There’s no place like a home that’s affordable
10/6/2022, 6 p.m.
Finding affordable housing in the Richmond market is a real challenge for many.
A study of the Richmond market has found housing in 75 percent of the city is too expensive for a majority of families with household incomes below $60,000 a year, with virtually nothing left for any family with an annual income of $25,000 or less except public housing.
Essentially, housing prices have soared faster than incomes, according to the market value analysis that the Reinvestment Fund, a national lender for affordable housing, conducted earlier this year.
Richmond’s situation for lower-income households is worse than in larger cities such as Cleveland, Detroit and Pittsburgh, the fund noted.
Lower income residents in Chesterfield and Henrico counties also face a shrinking pool of affordable places to call home. According to the fund’s data, only 5 percent of Chesterfield County was affordable for families with household incomes below $42,000 a year, while only 17 percent of Henrico was affordable for families with incomes below $56,000 a year.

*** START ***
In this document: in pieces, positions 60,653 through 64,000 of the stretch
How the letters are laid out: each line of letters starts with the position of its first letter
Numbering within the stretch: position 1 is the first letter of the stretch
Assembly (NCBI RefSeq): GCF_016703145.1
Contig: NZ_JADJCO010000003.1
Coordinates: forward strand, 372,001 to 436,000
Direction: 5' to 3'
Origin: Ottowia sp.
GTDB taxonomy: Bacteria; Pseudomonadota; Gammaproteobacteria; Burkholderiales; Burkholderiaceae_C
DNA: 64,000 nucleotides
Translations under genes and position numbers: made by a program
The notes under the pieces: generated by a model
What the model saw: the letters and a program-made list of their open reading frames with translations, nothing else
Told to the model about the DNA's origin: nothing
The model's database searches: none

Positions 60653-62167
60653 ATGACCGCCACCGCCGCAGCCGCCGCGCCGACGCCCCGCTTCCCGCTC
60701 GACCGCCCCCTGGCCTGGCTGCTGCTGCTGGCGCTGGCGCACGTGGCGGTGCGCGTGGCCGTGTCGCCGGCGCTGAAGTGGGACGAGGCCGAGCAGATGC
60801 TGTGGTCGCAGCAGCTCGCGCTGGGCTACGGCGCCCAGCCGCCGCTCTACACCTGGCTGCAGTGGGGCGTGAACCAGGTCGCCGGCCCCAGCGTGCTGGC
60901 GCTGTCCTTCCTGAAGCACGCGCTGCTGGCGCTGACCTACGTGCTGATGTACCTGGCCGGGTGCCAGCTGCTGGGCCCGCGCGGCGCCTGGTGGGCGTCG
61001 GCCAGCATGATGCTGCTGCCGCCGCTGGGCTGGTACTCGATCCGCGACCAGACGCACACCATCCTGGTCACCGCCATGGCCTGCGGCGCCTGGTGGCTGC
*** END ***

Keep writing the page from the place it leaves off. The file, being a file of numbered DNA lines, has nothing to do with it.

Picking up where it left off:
Still, the situation could be considered more dire in Richmond, the center of the region’s poverty, as the median household income is well below that of households in the region as a whole, the study found.
The household median income for the city is $47,220 a year, according to the Reinvestment Fund — meaning half of the households make more and half less.
That is $40,000 less a year than median annual household income for the Richmond region, which tops $87,000, the fund stated.
That obviously leaves a big share of city households with fewer dollars to cover rising housing costs, raising the risk of displacement of those families.
According to the fund, the bulk of the affordable housing in the city lies east of U.S. 1 in areas mostly associated with Black and Brown communities.
The fund’s study also found a family’s ability to enjoy housing choice is dictated by income and that households in Richmond need to have incomes at or above 200 percent of the median, or $94,500 a year, to have access to all the options.
City Hall, backed by City Council, already has begun taking some steps to address the issue.
Developers of affordable apartments are being offered property tax relief. And Richmond has set aside $20 million over two years to provide low-cost loans and even grants to support such developments.
However, these actions go only so far. We agree with 6th District City Council- woman Ellen F. Robertson that this study and previous ones highlighting the dearth of affordable housing represent a challenge that must be addressed. If equity and diversity are to have real meaning then the city is called to do more to ensure that people have a place they can afford to call home.